Unfortunately, the dust shoe did not work as greatly as I had hoped. In my attempt to keep it on the smaller side, I overlooked the fact the the craft foam dust shoe could be pushed into the bit under the right (or perhaps wrong) conditions. When this happened, the cutting did not work so well. I also ran into the problem of melting chips back into pockets being cut. This was a result of not attaching the vacuum nozzle yet. I figured I could at least contain the the chips (which it did fairly well, probably around 90% containment) without the vacuum, but it contained them too well. Chips fell back into pockets and that got heat fused back into the pockets when the next pass began.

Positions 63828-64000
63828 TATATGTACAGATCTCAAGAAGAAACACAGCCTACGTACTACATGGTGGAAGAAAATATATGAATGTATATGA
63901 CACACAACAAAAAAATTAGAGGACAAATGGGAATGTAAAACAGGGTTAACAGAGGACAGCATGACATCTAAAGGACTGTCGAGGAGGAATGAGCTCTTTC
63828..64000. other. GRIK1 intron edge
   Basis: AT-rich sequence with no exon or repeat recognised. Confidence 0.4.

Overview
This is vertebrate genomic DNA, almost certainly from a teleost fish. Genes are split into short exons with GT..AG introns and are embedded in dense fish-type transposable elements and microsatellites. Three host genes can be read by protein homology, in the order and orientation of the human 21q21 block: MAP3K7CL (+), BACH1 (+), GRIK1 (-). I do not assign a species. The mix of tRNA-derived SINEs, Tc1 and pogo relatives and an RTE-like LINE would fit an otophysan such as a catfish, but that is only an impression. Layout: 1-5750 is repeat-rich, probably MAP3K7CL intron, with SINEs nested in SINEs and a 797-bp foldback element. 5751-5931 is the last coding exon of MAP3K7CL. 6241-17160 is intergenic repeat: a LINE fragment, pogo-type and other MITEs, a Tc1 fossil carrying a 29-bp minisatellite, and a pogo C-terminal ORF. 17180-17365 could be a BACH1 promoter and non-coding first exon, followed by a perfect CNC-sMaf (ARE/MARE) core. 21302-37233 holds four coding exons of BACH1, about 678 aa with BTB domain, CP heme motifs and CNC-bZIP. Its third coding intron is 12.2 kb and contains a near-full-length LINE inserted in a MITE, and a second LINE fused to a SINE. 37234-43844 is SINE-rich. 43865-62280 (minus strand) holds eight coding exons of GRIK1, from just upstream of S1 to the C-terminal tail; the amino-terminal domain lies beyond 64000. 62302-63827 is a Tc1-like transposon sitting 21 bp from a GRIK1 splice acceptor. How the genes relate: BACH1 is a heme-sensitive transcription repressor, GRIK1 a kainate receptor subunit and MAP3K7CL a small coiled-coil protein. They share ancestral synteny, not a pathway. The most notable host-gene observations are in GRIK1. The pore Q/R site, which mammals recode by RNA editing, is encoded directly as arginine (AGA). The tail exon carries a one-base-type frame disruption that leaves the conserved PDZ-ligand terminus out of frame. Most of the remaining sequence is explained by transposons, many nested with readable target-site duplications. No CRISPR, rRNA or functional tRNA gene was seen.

My next move with this is twofold: print a vacuum nozzle and barb to attach a ½” I.D. clear hose as my vacuum tube, and increase the diameter of the bit side. With these two changes, I should have a nice dust collection system fully functioning.

 

Emergency stop and reset bracket

 

E-stop button on top, reset button on left and on/off button on the right.

E-stop button on top, reset button on left and on/off button on the right.